Among the many matter-of-fact statements that accompany the imagery on display in Van Halen’s “Right Now” video, the one that has stuck in my mind for the past 27 years is, “Right now, Mike is thinking about a solo project.” I’ve always been fascinated by that frame, because it’s made me ponder what a Michael Anthony solo project would sound like. I could easily turn this column space into a list of reasons why I think Michael Anthony is one of the most underappreciated sidemen in the history of popular music, but this column is supposed to focus on local bands, and Michael Anthony is, unfortunately, not a participant in the North Texas music scene. Duell bassist Scott White is, however, and like his counterpart in Van Halen, he has not only thought about a solo project, he has begun work on two. On Wednesday, he’s dropping the premier single to one of those new bands, the classic-shoegaze-influenced band Deep Red – the other is a metal band called Self Defeat.
White is collaborating on Deep Red with the frontwoman for Rose Garden Funeral Party, Leah Lane. Drawing inspiration from what he said are “bad breakups,” White started the new project as a means of self-care and self-expression. Prior to Duell, he played guitar in long-defunct instrumental doom band Velia Shrine and a short-lived doom band called House of Voices, as well as in the local Foo Fighters tribute, The Foo – the influence of which, oddly enough, you can hear in Deep Red’s soaring choruses and breezy tempos.
“About a year ago, I kind of laid off drinking and went to therapy and started taking depression medication,” White said. “After that, it got the ball rolling on me working on two separate projects at my house.”
White initially thought Deep Red would be a solo effort, but he and Lane started bouncing ideas off each other and sending riffs and chord progressions back and forth.
“We started talking about shoegaze bands,” White said, going on to describe how, following a Duell performance on a bill that included Sub-Sahara and Rose Garden Funeral Party, he and Lane had a drunken conversation about My Bloody Valentine.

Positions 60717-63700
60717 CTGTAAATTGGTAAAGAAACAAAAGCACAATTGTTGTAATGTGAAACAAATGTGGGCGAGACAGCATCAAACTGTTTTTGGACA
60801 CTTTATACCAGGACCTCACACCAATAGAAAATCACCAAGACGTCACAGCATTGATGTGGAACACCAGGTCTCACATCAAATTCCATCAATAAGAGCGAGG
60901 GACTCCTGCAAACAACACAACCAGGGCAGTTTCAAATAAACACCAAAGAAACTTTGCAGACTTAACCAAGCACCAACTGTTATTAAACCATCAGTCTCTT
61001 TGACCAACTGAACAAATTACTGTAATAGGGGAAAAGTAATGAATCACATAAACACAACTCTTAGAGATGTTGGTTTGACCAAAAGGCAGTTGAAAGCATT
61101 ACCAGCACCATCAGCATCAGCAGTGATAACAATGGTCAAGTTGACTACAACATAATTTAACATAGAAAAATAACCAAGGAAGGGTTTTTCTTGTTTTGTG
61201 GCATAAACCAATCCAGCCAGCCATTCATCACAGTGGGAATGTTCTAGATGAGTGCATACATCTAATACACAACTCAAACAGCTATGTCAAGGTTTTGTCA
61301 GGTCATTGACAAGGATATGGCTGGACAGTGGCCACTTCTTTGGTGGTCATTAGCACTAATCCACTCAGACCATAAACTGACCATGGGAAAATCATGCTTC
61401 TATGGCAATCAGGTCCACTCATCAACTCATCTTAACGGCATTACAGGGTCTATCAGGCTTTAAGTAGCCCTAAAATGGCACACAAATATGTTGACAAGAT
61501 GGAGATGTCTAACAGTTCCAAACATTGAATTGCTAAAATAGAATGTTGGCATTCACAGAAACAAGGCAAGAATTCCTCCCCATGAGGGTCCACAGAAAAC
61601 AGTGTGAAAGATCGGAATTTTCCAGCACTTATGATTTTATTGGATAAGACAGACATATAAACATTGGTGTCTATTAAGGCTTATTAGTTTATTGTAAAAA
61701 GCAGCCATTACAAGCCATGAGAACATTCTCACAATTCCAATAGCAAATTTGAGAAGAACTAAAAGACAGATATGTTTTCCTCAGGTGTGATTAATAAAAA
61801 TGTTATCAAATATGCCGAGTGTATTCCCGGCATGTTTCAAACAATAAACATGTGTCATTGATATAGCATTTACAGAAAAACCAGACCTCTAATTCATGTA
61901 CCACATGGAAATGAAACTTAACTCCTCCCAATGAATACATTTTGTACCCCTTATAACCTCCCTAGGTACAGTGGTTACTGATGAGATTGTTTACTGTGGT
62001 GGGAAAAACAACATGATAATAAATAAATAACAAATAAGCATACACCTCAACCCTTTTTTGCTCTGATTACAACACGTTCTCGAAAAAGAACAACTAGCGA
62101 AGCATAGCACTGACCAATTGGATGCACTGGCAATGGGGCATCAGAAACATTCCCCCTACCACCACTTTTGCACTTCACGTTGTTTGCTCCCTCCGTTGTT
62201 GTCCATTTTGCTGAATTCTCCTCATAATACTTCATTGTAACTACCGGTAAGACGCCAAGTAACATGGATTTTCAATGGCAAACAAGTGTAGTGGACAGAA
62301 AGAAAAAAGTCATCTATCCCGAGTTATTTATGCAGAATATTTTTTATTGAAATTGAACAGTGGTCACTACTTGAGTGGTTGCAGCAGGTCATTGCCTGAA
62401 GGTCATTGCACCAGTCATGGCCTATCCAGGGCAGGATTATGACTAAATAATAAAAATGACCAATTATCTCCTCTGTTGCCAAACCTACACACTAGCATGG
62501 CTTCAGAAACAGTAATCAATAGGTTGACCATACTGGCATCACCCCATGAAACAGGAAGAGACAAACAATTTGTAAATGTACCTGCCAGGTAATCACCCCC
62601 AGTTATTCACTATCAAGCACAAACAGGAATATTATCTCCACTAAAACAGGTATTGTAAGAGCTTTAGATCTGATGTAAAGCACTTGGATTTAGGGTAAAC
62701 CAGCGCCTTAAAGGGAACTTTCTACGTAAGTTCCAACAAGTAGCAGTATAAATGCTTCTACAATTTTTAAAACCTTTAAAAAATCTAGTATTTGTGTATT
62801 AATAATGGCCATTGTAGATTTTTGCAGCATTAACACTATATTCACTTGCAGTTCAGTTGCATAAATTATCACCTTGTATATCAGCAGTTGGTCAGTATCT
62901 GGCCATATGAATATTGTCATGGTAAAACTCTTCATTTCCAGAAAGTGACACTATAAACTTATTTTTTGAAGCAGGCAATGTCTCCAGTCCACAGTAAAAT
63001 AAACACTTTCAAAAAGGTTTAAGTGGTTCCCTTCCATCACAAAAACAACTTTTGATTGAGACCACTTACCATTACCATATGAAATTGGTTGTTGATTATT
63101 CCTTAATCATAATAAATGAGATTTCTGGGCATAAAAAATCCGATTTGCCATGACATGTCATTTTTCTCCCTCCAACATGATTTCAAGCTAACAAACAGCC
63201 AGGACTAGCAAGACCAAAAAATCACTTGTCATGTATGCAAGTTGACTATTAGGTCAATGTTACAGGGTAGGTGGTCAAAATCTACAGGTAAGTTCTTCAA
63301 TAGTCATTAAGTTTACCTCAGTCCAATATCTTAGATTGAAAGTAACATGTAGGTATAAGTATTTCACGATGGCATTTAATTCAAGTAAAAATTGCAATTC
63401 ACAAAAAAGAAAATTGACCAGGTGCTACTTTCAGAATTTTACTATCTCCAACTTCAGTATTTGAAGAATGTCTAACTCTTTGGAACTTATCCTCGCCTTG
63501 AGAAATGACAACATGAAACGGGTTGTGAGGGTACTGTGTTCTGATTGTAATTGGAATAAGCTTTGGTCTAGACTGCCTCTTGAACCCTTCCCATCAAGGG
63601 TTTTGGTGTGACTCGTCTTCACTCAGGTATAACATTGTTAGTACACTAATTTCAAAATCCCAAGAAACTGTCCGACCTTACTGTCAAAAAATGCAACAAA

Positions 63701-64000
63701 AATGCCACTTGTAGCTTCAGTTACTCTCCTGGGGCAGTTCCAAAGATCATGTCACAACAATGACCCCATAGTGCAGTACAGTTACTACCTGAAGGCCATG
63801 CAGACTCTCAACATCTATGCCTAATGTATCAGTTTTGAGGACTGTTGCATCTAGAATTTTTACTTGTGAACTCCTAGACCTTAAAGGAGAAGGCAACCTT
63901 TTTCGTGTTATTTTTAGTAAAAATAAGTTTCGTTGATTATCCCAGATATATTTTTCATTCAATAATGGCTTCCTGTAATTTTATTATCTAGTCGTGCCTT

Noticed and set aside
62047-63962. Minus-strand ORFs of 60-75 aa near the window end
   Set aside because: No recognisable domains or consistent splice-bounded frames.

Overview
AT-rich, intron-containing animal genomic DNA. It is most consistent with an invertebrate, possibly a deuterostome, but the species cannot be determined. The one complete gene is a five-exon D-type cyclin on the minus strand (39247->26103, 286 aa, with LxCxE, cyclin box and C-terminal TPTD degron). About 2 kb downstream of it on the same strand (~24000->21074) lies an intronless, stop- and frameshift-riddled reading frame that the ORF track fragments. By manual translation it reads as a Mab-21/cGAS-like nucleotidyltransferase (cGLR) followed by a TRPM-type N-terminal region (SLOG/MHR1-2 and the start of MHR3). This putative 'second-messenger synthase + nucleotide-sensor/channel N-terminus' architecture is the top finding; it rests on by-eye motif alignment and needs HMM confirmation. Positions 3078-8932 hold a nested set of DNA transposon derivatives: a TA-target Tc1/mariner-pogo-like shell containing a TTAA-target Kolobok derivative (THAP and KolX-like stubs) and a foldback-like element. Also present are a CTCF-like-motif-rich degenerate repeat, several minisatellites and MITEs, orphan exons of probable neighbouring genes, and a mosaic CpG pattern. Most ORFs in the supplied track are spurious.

“He posted something on Instagram, like, ‘Does anybody like shoegaze?’ ” Lane said. “And I was, like, ‘Yes. I love it.’ And I’ve been wanting to start a shoegaze band forever.”
The short of that story is that the “we should start a band together” talk that happens from beer-powered enthusiasm actually turned into music.
“It’s super-badass to work with him, because he’s so driven and our lyrical content is so similar,” Lane said. “Rose Garden is an expression of emotional pain, and so is Deep Red, so the lyrical content comes naturally from both of us, because we’re both empathetic and sad people. As far as our musical influences, they’re very close, so it’s kind of created this seamless, cyclical writing process that I’ve never had with anyone.”
Duetting with Lane over clanging walls of distorted guitars, White wrestles with personal demons as the chord progressions speed ahead like a high-octane car chase. For all their sad boi/sad girl proclamations, Deep Red sounds invigorating and upbeat. At present, the band exists as a polished demo over digital drums, but White and Lane are planning on recording an EP in a studio with a live drummer later this year after Rose Garden Funeral Party returns from its two-month-long West Coast tour. In the meantime, White said he’ll keep fleshing out songs for both Deep Red and Self Defeat.